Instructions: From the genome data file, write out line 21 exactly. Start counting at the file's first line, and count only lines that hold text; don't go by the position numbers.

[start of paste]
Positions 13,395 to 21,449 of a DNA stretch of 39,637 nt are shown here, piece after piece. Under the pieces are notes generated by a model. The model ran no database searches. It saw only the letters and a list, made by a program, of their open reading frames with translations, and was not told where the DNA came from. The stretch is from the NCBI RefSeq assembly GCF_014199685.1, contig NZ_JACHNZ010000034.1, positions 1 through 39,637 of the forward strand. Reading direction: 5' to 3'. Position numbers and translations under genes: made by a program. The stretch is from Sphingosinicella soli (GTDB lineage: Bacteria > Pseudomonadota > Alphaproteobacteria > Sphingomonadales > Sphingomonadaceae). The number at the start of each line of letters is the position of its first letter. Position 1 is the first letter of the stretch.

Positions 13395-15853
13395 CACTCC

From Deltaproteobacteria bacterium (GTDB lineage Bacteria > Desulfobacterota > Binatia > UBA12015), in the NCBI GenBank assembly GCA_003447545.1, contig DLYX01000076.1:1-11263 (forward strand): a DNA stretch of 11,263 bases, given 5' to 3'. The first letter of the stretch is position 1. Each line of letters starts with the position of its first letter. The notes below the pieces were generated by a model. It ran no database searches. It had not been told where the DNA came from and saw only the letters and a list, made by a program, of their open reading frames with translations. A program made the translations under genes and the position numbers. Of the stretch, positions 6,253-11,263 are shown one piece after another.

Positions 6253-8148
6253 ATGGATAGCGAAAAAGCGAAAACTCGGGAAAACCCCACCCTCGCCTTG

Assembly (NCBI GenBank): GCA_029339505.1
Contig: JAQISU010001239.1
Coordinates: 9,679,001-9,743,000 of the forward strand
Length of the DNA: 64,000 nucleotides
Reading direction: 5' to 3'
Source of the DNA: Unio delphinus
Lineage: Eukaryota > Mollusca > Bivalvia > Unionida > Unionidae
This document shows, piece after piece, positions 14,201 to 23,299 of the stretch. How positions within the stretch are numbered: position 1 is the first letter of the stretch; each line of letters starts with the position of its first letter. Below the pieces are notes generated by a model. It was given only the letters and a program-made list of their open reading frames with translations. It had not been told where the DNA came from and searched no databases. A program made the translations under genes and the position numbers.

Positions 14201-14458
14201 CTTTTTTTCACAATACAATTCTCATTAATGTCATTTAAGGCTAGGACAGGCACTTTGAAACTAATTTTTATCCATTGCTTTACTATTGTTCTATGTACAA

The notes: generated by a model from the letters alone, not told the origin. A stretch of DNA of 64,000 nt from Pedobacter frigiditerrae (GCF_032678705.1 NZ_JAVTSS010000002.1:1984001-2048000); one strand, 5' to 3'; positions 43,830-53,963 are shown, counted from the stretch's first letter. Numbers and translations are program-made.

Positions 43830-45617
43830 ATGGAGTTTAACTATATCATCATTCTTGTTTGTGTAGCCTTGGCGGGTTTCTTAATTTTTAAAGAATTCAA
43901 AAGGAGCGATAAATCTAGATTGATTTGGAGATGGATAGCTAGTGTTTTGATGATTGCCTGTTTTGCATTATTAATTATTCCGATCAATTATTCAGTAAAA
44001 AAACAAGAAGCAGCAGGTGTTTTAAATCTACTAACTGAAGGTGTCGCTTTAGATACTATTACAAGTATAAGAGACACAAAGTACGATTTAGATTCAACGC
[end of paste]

44001 AAACAAGAAGCAGCAGGTGTTTTAAATCTACTAACTGAAGGTGTCGCTTTAGATACTATTACAAGTATAAGAGACACAAAGTACGATTTAGATTCAACGC